"These mothers have a lot of barriers to overcome. They have transportation issues, other children in the home, and many of them work and don't get paid if they take time off to come to the hospital. We work through those barriers to help them come to the hospital and learn to take care of the infant when they are home," Watson says.
The case managers address the mothers' concerns, help them get the supplies they need such as baby beds, make sure they have the durable medical equipment they will need to monitor and care for the baby at home. They help with enrollment in WIC and other programs that can assist them.
Choosing a primary care provider
"We work with them to pick a primary care provider for their infant and set a follow-up appointment before the baby is discharged. We monitor whether or not they kept the appointment and if they didn't set up another appointment for them. We'd like for them to have a follow-up visit within a week after discharge," Watson says.
About 97% of the members in the program reach the health plan's goal of having their infant seen by a primary care physician no more than 30 days after discharge. The other 3% took their baby for a follow-up visit but it was after 30 days.
Through the Tiny Tots program, Passport Health Plan has reduced readmission rates for these tiny babies by 30%, from a 10% readmission rate in 2001 to a 7% readmission rate in 2006.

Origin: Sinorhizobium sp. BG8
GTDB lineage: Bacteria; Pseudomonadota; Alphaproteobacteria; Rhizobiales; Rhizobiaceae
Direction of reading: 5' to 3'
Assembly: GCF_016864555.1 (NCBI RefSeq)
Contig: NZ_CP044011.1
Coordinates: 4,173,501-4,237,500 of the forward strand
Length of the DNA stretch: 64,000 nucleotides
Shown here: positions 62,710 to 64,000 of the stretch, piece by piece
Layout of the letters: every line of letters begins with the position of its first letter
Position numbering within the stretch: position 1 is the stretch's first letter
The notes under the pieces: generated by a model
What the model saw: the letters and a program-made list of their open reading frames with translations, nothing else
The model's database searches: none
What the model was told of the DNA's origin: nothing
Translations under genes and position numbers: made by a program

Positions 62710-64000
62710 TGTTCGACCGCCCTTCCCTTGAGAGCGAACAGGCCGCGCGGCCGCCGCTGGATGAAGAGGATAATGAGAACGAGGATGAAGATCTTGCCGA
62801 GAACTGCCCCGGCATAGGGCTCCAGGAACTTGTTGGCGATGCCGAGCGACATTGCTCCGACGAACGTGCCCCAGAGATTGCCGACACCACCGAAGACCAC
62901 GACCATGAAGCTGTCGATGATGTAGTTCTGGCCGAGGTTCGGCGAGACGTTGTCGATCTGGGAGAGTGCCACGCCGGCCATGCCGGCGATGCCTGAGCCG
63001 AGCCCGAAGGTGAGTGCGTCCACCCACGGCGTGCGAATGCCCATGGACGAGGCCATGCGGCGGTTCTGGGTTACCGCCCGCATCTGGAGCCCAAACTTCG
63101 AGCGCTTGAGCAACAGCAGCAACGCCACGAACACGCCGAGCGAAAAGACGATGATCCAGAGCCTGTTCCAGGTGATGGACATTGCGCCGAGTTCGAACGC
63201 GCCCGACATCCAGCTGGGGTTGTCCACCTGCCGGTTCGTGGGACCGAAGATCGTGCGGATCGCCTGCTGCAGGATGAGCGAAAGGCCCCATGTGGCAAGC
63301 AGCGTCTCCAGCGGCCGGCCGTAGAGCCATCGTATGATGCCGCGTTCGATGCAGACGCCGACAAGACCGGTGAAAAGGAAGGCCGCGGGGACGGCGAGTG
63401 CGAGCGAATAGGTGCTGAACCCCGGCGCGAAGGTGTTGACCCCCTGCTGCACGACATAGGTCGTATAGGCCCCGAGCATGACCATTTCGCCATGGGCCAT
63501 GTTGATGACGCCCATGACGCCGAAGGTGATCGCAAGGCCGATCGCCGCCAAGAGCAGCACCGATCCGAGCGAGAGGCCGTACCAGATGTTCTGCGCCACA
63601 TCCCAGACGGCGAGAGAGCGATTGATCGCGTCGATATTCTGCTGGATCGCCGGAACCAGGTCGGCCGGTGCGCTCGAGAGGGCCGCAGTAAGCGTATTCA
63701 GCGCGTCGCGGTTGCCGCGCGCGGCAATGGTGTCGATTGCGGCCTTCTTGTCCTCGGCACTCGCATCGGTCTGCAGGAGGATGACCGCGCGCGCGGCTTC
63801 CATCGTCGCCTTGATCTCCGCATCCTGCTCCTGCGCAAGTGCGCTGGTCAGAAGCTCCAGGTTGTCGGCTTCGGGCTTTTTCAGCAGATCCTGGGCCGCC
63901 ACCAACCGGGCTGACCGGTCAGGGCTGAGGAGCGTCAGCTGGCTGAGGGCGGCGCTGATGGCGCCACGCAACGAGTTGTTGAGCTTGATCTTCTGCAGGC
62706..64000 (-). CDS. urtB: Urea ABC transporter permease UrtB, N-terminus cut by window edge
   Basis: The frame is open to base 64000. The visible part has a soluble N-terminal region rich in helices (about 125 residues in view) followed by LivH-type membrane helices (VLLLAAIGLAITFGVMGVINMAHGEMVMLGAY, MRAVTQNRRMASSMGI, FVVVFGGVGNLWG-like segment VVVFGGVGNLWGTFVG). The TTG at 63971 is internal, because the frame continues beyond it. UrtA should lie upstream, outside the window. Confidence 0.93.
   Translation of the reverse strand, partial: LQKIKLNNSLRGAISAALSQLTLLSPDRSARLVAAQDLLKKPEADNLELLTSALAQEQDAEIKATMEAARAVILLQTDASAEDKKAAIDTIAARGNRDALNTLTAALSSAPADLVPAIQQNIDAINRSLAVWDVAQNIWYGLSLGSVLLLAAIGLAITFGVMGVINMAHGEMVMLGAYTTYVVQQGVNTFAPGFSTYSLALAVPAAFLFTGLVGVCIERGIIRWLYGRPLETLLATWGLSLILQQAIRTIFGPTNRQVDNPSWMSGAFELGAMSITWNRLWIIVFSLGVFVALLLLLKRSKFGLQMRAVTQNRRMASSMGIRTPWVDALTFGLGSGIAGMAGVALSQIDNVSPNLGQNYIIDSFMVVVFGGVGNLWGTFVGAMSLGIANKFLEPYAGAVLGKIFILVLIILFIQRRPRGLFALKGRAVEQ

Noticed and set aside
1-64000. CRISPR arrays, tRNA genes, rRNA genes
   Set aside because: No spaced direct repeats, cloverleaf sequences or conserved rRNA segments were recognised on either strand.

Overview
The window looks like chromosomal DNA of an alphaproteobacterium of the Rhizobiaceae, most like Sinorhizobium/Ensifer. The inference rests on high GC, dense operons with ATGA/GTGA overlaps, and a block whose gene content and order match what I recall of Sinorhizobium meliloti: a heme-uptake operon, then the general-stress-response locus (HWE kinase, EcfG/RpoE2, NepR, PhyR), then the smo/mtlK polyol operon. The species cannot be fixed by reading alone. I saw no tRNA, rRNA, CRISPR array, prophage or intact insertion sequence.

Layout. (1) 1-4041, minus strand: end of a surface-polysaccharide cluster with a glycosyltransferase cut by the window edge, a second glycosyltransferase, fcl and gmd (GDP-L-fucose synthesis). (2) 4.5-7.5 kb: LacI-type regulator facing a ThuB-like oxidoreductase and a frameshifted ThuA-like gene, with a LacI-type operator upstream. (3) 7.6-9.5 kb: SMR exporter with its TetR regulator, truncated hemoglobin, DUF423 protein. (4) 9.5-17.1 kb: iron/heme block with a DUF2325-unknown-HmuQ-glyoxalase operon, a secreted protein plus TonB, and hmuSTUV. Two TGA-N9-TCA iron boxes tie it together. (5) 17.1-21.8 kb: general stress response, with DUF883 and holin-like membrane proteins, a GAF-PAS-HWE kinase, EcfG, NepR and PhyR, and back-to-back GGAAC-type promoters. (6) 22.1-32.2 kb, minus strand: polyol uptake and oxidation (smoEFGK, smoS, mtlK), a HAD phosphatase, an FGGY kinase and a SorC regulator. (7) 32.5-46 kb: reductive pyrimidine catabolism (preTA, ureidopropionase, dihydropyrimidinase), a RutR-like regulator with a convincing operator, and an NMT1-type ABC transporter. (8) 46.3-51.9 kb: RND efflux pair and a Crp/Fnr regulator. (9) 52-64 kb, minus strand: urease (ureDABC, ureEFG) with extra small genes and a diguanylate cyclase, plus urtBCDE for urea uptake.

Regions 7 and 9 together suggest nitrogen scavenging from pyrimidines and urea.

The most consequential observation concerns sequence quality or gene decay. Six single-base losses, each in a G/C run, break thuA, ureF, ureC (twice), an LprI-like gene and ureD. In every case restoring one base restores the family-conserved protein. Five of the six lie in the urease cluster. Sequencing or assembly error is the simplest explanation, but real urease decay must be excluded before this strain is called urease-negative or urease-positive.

"One of the things we have not been able to impact with the program is the rate of emergency room visits. This is an understandable factor with tiny babies and first-time moms. They're dealing with a new situation and a child on multiple types of equipment and medications. Although the ER visits haven't decreased, they have remained stable," Homberger says.
Passport Health Plan has collaborated with community agencies to sponsor regular events to educate pregnant women on how to have a healthy pregnancy.
The plan sponsors monthly "baby showers" at county community mental health centers in collaboration with the Seven Counties Community Mental Health System and the Kentucky Department of Health. The parties, funded in part by Kentucky's tobacco settlement money, include lunch, gifts for the moms, and an educational segment on tobacco use.
The Mother's Day Out program, held at a larger venue in collaboration with the Department of Health, includes lunch, gifts, fun activities, a massage therapist, a manicurist, and a speaker who educates the women about drugs and alcohol. The program also addresses domestic violence and EPSDT for children.
"The program is open to any women served by these agencies. Not all of the women who attend the programs are Passport Health Plan members. However, our goal is to support healthy pregnancies throughout the community. We are aware an adverse event during pregnancy can result in an adverse birth outcome and an infant may need multiple medical services for many years. These infants may be our future members and we want to promote health pregnancies and healthy babies," Homberger says.